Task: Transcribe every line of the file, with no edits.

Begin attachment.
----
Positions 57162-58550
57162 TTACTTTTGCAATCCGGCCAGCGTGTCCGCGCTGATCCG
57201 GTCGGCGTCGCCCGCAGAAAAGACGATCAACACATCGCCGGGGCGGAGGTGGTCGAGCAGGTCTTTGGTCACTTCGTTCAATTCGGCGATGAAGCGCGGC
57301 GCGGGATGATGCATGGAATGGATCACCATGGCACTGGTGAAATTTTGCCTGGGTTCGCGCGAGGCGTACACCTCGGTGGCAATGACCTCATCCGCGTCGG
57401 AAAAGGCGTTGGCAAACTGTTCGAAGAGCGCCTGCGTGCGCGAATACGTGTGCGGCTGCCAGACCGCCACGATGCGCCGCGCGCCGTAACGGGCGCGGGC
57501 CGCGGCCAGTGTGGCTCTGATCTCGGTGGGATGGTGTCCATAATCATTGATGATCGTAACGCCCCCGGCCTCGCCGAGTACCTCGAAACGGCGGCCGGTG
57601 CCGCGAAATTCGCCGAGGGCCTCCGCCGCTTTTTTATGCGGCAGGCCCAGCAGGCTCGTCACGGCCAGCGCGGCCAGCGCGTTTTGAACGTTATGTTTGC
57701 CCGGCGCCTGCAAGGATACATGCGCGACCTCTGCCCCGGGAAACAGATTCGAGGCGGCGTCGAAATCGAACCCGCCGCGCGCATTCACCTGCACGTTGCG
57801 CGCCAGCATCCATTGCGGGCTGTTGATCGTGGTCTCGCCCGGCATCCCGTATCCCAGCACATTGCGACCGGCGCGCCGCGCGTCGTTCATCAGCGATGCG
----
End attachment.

Positions 57162-58550
57162 TTACTTTTGCAATCCGGCCAGCGTGTCCGCGCTGATCCG
57201 GTCGGCGTCGCCCGCAGAAAAGACGATCAACACATCGCCGGGGCGGAGGTGGTCGAGCAGGTCTTTGGTCACTTCGTTCAATTCGGCGATGAAGCGCGGC
57301 GCGGGATGATGCATGGAATGGATCACCATGGCACTGGTGAAATTTTGCCTGGGTTCGCGCGAGGCGTACACCTCGGTGGCAATGACCTCATCCGCGTCGG
57401 AAAAGGCGTTGGCAAACTGTTCGAAGAGCGCCTGCGTGCGCGAATACGTGTGCGGCTGCCAGACCGCCACGATGCGCCGCGCGCCGTAACGGGCGCGGGC
57501 CGCGGCCAGTGTGGCTCTGATCTCGGTGGGATGGTGTCCATAATCATTGATGATCGTAACGCCCCCGGCCTCGCCGAGTACCTCGAAACGGCGGCCGGTG
57601 CCGCGAAATTCGCCGAGGGCCTCCGCCGCTTTTTTATGCGGCAGGCCCAGCAGGCTCGTCACGGCCAGCGCGGCCAGCGCGTTTTGAACGTTATGTTTGC
57701 CCGGCGCCTGCAAGGATACATGCGCGACCTCTGCCCCGGGAAACAGATTCGAGGCGGCGTCGAAATCGAACCCGCCGCGCGCATTCACCTGCACGTTGCG
57801 CGCCAGCATCCATTGCGGGCTGTTGATCGTGGTCTCGCCCGGCATCCCGTATCCCAGCACATTGCGACCGGCGCGCCGCGCGTCGTTCATCAGCGATGCG